Most programmers have the same few objections when they hear about .Net. "What makes this any better than Java?"
"Oh, language neutrality. Yes, that makes sense."
"But, what about that JIT overhead?"
"No, I guess that doesn’t sound that bad."
But then there’s the Big One. It’s usually not even phrased as a question: "Garbage collection sucks."
The only possible answer to that is No, it really doesn’t suck. Garbage collection actually has a lot of nice features:
Allocation is fast. The system is just advancing a pointer, not manipulating a linked list.
Consecutive allocations are adjacent, not scattered all over the heap, which helps cache performance.
Your code is smaller, simpler, and more reliable, because you never have to worry about who owns a block and because you never have to free the memory you allocate.
You never have memory leaks. You never have data structures that refer to memory that’s been freed.
These are four rather impressive advantages. Reference counting (like Delphi’s strings, dynamic arrays, and interfaces use) offers the same no-need-to-free simplicity and safety, but you pay for it with the overhead of maintaining the reference counts and reference counting can’t handle circular references. (That is, if A refers to B, and B refers to A, neither reference count will ever go to 0.)
Garbage Collection Speed
You may be thinking that it doesn’t matter how garbage collection can help you if it means your program might lock up for several seconds anytime it gets asked to do something. And you’d be right that did suck, back in the ’70’s and ’80’s on Lisp machines and such.
Microsoft did a lot of hard work, and their garbage collection doesn’t suck. A full garbage collection one that scavenges all freed memory and leaves all the free memory as a single contiguous chunk – takes less time than a page fault. Which you typically don’t even notice.
Garbage collection can be so fast because memory life spans are distributed according to a power law. Most memory is freed quite soon after it’s allocated. Most of what’s left is freed within seconds or minutes. And most of what lasts longer than that lasts until the program shuts down.
So, the CLR has a three generation garbage collector. When the system has done ‘enough’ allocations (by default, this is tied to the size of the CPU’s Level 2 cache), it does a generation 0 garbage collect. This looks at the most recently allocated blocks, and finds the ones that are still in use. The system only has to pay attention to the blocks that aren’t garbage. These get moved down to the bottom of the partition and promoted to generation 1, which means that the next generation 0 collection won’t look at them. Once all the current data has been moved to the bottom of the partition, what’s left is free memory.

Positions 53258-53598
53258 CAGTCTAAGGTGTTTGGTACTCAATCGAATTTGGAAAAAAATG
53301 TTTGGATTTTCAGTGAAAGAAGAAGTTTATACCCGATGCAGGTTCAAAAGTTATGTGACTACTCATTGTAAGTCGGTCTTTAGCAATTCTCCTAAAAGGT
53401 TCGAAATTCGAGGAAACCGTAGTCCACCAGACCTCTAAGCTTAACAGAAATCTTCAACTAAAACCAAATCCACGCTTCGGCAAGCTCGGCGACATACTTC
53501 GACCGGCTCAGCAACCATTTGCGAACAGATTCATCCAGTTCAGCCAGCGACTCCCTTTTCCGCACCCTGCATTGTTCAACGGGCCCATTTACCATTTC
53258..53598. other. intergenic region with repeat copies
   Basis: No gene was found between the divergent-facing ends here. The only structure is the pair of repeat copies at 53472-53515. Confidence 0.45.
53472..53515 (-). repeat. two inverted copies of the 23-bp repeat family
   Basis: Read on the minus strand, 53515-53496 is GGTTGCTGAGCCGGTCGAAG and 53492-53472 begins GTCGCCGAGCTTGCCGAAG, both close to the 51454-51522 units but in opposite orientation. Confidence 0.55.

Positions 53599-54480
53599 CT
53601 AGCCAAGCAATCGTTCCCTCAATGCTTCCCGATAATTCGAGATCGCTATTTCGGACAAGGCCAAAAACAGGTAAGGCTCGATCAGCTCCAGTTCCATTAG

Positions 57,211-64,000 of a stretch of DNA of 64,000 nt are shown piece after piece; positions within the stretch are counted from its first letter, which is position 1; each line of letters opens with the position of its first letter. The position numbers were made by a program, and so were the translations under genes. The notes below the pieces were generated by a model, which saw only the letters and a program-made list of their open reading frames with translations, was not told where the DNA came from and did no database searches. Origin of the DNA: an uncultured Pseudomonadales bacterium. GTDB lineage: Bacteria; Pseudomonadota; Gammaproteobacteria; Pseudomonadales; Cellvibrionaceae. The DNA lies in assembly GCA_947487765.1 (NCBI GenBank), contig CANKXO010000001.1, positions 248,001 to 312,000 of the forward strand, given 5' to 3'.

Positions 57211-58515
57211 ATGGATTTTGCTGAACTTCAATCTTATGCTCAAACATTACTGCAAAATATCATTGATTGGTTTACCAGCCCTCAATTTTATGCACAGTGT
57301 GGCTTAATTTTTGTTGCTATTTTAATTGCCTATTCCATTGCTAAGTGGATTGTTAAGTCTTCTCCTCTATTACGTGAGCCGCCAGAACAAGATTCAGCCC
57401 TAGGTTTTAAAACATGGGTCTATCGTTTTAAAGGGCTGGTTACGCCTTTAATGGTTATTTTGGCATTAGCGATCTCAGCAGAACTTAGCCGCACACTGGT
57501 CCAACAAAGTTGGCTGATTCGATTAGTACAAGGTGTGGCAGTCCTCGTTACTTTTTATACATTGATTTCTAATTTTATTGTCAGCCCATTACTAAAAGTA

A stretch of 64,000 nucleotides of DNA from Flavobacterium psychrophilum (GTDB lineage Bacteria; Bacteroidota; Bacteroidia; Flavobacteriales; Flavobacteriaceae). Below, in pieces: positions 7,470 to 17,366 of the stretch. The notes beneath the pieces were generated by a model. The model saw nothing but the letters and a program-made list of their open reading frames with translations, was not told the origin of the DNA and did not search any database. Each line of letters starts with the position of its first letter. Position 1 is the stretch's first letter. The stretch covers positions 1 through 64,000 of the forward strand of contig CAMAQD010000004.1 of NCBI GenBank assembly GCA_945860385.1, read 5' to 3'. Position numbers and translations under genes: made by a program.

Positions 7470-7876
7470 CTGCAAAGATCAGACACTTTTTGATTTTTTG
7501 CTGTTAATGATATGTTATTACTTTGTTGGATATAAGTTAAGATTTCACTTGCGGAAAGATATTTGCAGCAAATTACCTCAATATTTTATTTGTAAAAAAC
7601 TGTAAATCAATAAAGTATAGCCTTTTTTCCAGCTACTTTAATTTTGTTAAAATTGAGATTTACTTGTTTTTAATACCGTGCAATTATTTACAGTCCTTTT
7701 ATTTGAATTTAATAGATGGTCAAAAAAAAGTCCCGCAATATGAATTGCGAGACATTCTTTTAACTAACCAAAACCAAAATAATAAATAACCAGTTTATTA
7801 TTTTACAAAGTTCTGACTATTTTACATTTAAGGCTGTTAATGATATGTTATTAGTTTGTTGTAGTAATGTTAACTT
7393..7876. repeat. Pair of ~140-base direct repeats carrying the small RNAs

When you’ve done ‘enough’ more allocation or a generation 0 collection can’t make enough room – the system does a generation 1 collection, which finds all the blocks that have become garbage since being promoted to generation 1. All survivors are moved and marked as generation 2, and won’t be touched again until a generation 1 garbage collection can’t make enough room. A generation 2 garbage collection just moves the surviving blocks down; it does not promote them to generation 3.
As you can see, this three generation garbage collection minimizes the time the system spends repeatedly noticing that a long-lived object is still alive. This in turn decimates the number of times a long-lived block gets moved. The idea of generations also saves time in a more subtle way. The way the system detects that an object is still live is to walk every reference from a set of "roots" on down. (It can do this because it has type data for every structure in the system. It knows every field of every structure.) This walk can stop as soon as it reaches an object that is a higher generation than the garbage collection: e.g., every reference in a generation 1 object is to a generation 1 or 2 object, which a generation 0 sweep doesn’t care about.
Since the garbage collector can find all active references to any allocated object, the runtime doesn’t need to track reference counts for strings, dynamic arrays, and interfaces. Not tracking reference counts can save a lot of time, especially with routines that pass their string parameters on to lower-level routines.
One thing that reference counting does do better than garbage collection is resource protection. That file will get closed, that visual cue will get restored, at the moment when your interface variable goes out of scope and the object is freed. With garbage collection, you can have a finalization routine that gets called when the block is scavenged, but you have no control over when it happens. This means that a whole class of "failsafe" Delphi techniques that rely on interface finalization are invalid under .Net.
One final nice point about garbage collection is that it lets you have weak references, just like Java does. A weak reference is a reference to a bit of data that you can regenerate, if you have to, but that you’d like to keep around, if possible, because regeneration is expensive. This is useful for things like a browser cache, or relatively infrequently used singleton objects like the system Printer or Clipboard.
When you need the data again, you can examine the weak reference’s Target property, which will either contain a valid reference or Nil. If the Target is Nil, that means the memory has been garbage collected. If the Target is not nil, you now have a normal (strong) reference, which will keep the data from being garbage collected just like any other normal reference does.